July 13, 2015
By Jon Cooper
The Good Word
Adam Smith lives for the big shot.
Just about every day during the summer, the, a 6-1, 170-pound guard can be seen be out on the practice court at Zelnak Center living it — again and again and again. He won’t leave the court he makes that game-winning jumper at least 300 times.
“It was either Ray Allen or Steph Curry, they said they were doing that at one point in time,” said Smith, who has found a way to fit in the 300 along with weight training, individual workouts, workouts with his personal trainer, and even a couple of graduate-level summer classes. “I tried to set that goal for myself. Starting last summer I did it. It proved successful. It’s kind of hard to get those 300 makes in but every opportunity I have I take advantage of it.
“The moves vary,” he added. “Sometimes I shoot threes, sometimes it’s twos, other times it’s one-dribble, two-dribble pull-ups, crossovers, step-backs, stuff like that. It depends on how well I’m shooting. Usually I get about 50 free throw makes in, just to get my arms going, get my form right. Then I go spot-shooting, have to go every two seconds. Two seconds, maybe 15 shots per spot. So I probably go around and back at least once. That will get me to like 300 makes.”
The results from the routine, which he estimates takes him in the neighborhood of 50 minutes to an hour, speak for themselves. Last season, as a Virginia Tech Hokie, Smith led the ACC in three-point shooting, canning 42.4 percent of his shots (81-of-131). That was not only a career-best year, but was 23 more three-point field goals better than his previous high of 58, made as a freshman at UNC-Wilmington and was 66 points higher than his junior season at Virginia Tech. Smith had a streak of 12 straight double-digit scoring games for Va. Tech last season and recorded six of the team’s top 12 scoring games.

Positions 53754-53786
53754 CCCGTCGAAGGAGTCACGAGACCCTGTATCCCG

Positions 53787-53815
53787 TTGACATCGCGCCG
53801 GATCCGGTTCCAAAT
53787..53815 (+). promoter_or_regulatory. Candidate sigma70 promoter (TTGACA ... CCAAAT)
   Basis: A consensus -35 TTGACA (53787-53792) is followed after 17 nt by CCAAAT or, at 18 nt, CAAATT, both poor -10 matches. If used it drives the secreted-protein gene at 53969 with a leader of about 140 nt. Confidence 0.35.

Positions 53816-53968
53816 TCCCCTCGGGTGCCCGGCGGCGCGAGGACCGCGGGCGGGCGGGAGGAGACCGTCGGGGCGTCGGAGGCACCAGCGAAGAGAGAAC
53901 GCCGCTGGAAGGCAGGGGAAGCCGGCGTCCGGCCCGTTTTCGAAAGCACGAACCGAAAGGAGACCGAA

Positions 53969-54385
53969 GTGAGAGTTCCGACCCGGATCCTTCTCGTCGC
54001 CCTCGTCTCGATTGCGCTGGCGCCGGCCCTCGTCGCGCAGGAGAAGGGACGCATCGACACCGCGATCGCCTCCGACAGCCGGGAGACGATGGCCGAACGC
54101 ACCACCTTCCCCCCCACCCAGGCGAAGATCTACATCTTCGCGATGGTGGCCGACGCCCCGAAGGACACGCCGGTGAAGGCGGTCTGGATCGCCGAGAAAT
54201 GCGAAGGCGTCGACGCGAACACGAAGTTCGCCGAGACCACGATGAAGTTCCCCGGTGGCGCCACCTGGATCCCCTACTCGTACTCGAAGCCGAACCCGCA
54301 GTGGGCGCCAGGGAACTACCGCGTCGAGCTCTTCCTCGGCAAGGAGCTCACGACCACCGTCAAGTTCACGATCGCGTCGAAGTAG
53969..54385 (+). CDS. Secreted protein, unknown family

That Smith, a Jonesboro, Ga., native, would use his one year of eligibility remaining after completing his undergraduate studies at Virginia Tech is as much of a dream come true for him as it is for Coach Brian Gregory, whose Jackets shot 26.7 percent from three last season, making 3.1 per game, both last in the conference.
“I’m happy but, of course, my mom and dad are THRILLED,” said Smith, who played high school ball at Fayette High School, where he was named first-team all-state by the Atlanta Journal-Constitution as a junior, then second-team All-America by Parade — the only Georgian to make the list. “I really didn’t have any intentions when I was transferring of getting back home. It just happened to work out that way. It seemed like a great opportunity when Coach [Gregory] and [the staff] reached out to me.
“I was already familiar with the team because of ACC connections,” he added. “We scouted them, I knew what they had, I knew who they had coming back. It just seemed like a great opportunity to get back closer to home, with family and friends, as well as playing opportunity.”
There was no shortage of schools lining up to get even one year with the ACC’s leading three-point shooter, but in the end, the lure of Kansas State, San Diego State and Memphis all fell short to the opportunity to come home. The decision became even clearer once the choices were narrowed to Georgia Tech, Georgia Southern, and Georgia State.
“The ACC, it’s awesome, and Coach Gregory,” Smith said. “I felt really comfortable with the staff and I met the players. I already knew Marcus [Georges-Hunt], and Chuck (senior Charles Mitchell) and (graduate student and fellow transfer) Nick (Jacobs) just from growing up playing high school ball in Atlanta. So it just felt really comfortable for me.”